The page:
Willow is a very useful tree to grow in your garden. You can grow individual specimen trees, use willow to create hedges or ‘fedges’ (living fences). You can also coppice willow to make use of the fast growing wood for a range of uses around your home and garden. To inspire you to utilise this useful material to the fullest, here are five uses for willow in your polytunnel garden:
Temporary Willow Plant Supports
Many common polytunnel plants require some support as they grow. Beans, peas, squash, cucumbers, tomatoes… to name but a few. Willow can be used to stake plants and to create other temporary supports. Willow can be used wherever you might use a bamboo cane and could come free from elsewhere in your garden. Woven willow supports can also be not only functional but beautiful too.
In addition to placing temporary supports in your polytunnel, you may also choose to insert a permanent trellis that will be used for perennial plants, or for a range of annual plants throughout the year. For example, you may want a willow trellis to grow an espaliered dwarf fruit tree against in your polytunnel, or to support vines such as grape wines in your covered growing area.
DIY Willow Row Cover Framing
The flexible whips can also be useful to create row covers to protect plants during the colder months. By bending the whips over to create arches, you can create a frame or structure which can be covered with polytunnel plastic or horticultural fleece for an added layer of protection inside your polytunnel.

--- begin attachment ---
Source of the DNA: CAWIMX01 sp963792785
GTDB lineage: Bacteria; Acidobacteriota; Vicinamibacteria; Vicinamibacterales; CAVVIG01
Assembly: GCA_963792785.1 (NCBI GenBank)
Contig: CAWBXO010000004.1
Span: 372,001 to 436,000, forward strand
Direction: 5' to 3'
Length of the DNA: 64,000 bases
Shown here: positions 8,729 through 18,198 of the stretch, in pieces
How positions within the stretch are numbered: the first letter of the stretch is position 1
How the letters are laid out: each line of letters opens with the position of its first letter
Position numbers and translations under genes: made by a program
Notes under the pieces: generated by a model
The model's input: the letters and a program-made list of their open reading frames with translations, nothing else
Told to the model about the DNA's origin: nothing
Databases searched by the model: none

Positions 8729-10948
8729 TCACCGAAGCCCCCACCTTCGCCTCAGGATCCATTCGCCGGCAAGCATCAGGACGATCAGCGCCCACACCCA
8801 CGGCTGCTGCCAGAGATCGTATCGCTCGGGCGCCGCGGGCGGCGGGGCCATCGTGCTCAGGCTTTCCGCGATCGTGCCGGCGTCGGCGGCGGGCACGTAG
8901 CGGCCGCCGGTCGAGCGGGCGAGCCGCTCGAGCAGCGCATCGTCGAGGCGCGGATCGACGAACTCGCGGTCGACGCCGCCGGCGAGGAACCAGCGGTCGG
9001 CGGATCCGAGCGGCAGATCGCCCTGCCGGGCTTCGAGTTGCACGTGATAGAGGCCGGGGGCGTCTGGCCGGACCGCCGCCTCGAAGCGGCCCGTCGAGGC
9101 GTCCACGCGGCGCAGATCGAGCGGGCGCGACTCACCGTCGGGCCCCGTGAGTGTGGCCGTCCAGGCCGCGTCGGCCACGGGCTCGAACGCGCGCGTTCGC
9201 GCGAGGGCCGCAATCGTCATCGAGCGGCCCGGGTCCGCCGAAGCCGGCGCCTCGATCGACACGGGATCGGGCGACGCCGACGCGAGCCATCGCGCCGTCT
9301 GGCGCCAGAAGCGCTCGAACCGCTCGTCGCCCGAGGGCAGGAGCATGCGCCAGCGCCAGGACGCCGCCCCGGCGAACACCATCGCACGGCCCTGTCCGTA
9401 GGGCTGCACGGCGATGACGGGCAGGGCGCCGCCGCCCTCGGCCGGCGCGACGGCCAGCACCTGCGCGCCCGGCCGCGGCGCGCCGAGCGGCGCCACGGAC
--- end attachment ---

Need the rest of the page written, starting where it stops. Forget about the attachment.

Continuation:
Willow Hanging Baskets
Another way to take advantage of the properties of this useful wood is to make some beautiful hanging baskets. Willow weaving can be a fun and useful skill to learn, and organic, natural baskets, even when not perfect, can really add charm and character to your growing space. Line the baskets with moss for a lovely, natural look and consider planting them up with edible crops as well as beautiful flowers to really make the most of your covered growing area for year-round food production.
Divisions Within the Polytunnel Space
Depending on how you use your polytunnel space, you may also wish to consider subdividing it. Willow can be a useful material for creating divisions which provide the necessary degree of separation between the different areas without compromising the air flow too much. Willow screens can be beautiful to separate a seating area, or even just to create a more shaded section within a polytunnel.
Of course there are many more ways to use willow in and around your polytunnel and your home. But the above should be more than enough to convince you that, if you have the space, it is a good idea to grow willow on your property. How do you use willow in your garden? Let us know your wonderful ideas in the comments below.
Elizabeth Waddington is a writer and green living consultant living in Scotland. Permaculture and sustainability are at the heart of everything she does, from designing gardens and farms around the world, to inspiring and facilitating positive change for small companies and individuals.
She also works on her own property, where she grows fruit and vegetables, keeps chickens and is working on the eco-renovation of an old stone barn.